The Tragedy of the Common Lisp, or, Why Large Languages Explode (was: revive let blocks)

C. Scott Ananian ecmascript at cscott.net
Fri Jun 19 15:03:20 UTC 2015


An interesting wrinkle in language design has been the rise of
sophisticated linting and style tools like `jscs`.  If you wish to
deprecate `var` for instance, it is straightforward to write a jscs module
to enforce that.  Further, several large communities (node, wikipedia, etc)
have published jscs "presets" that effectively define the subset of the
language they use.

So in a meaningful way we are getting the tools to voluntarily deprecate
features in a community-driven way.  Certain quirks may always exist in the
spec (although perhaps more and more they will migrate to compatibility
appendixes), but can be effectively ignored for communities opting in to
jscs presets.

I note that certain ES6 features have also been written specifically to
allow opt-in to sane behavior.  For example, a `SaneArray` subclass of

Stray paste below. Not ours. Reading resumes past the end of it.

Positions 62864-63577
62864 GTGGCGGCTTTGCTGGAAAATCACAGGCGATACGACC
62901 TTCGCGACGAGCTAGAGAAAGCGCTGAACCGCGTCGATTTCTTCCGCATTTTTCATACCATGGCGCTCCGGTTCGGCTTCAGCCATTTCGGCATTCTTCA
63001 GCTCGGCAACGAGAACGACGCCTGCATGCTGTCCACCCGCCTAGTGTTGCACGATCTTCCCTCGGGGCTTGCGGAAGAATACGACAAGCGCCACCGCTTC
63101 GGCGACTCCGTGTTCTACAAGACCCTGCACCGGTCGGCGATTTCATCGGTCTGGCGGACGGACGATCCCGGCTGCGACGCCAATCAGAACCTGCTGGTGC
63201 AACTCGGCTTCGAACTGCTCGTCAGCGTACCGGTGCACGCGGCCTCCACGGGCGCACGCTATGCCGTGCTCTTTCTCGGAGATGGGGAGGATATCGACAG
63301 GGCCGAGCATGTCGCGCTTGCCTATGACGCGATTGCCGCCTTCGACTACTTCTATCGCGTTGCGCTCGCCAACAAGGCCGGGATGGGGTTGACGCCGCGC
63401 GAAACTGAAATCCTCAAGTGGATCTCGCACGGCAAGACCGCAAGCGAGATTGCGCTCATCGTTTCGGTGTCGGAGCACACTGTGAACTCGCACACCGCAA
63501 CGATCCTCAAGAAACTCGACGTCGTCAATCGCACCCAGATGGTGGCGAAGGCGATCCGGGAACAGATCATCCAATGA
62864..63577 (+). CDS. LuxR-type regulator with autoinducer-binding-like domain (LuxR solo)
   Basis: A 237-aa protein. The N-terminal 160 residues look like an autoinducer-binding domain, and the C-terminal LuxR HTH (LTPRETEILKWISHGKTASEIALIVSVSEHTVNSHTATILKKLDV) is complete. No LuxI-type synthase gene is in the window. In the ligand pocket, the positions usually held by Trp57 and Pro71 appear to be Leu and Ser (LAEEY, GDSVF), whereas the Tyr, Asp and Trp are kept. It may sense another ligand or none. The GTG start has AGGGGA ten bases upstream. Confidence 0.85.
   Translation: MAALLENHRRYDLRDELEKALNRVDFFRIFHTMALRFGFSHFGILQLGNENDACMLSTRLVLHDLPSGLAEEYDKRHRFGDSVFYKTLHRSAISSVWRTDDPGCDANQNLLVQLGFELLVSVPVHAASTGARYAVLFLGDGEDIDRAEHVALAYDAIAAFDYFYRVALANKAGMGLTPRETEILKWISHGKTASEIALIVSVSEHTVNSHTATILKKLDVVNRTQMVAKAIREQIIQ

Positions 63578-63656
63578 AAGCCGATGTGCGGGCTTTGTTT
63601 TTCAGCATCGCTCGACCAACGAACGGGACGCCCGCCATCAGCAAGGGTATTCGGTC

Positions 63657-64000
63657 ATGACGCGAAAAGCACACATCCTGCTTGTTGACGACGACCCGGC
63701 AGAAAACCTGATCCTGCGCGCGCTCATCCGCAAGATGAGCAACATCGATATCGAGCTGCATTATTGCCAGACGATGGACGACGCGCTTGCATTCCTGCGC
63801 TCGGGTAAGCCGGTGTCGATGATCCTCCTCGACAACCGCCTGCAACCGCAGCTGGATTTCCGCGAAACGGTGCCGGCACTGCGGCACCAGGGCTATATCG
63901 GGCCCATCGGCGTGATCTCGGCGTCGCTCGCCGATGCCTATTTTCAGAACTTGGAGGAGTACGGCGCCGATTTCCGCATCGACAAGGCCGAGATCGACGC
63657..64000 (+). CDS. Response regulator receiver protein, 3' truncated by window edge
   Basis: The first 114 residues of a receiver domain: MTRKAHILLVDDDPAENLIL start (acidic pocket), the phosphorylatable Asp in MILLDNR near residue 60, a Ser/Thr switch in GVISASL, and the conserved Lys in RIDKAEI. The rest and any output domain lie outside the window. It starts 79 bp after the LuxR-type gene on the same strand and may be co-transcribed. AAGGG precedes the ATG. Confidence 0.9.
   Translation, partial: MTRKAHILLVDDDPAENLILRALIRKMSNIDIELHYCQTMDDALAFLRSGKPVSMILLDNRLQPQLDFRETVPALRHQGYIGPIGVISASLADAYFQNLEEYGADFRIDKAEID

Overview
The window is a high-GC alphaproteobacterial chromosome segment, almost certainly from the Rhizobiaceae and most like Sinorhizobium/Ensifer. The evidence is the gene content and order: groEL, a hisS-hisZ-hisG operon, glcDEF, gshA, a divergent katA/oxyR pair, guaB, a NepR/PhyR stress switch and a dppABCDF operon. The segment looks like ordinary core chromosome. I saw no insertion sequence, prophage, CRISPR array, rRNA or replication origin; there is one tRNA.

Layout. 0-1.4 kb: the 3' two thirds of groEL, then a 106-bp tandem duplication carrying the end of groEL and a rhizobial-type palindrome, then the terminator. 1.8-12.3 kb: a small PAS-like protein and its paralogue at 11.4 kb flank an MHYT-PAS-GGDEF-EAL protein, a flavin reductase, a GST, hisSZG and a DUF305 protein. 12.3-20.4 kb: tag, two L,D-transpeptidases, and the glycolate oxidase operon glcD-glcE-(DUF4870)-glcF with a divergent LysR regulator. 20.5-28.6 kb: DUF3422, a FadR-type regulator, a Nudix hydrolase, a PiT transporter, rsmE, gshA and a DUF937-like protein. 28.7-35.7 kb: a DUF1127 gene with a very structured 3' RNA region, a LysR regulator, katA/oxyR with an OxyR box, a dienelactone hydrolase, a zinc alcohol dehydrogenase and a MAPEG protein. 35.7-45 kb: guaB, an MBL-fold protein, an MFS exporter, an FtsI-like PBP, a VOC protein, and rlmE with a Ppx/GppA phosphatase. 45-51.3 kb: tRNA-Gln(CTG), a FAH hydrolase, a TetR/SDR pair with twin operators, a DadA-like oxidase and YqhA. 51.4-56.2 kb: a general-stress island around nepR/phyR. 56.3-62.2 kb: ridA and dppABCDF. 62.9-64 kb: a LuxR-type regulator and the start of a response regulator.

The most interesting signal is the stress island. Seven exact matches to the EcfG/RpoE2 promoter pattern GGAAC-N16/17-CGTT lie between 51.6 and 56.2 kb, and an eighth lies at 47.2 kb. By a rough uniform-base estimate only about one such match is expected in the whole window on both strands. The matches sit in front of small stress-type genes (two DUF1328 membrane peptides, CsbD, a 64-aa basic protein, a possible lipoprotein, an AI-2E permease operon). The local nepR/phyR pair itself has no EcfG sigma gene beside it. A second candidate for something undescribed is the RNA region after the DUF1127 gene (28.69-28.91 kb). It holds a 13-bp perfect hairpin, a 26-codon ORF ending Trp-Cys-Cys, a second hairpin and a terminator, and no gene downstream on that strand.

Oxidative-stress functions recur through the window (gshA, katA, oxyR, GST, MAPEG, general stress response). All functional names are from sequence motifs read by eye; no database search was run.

Array is often discussed here.  Use of SaneArray instead of stock Array
could also be enforced by jscs-like tools.  (Although this means giving up
Array literal syntax?  So there's still a bit of awkwardness.  And API
boundaries are tricky.  Future work!)

Anyway, I look forward to a continued process of community-driven feature
deprecation, and hope that we will continue to look for ways in ES7 to
allow further opt-in fixes to our warts. (I also look forward to continued
development of interesting rule sets and analyses in jscs and similar tools
to shave off warts.)
  --scott
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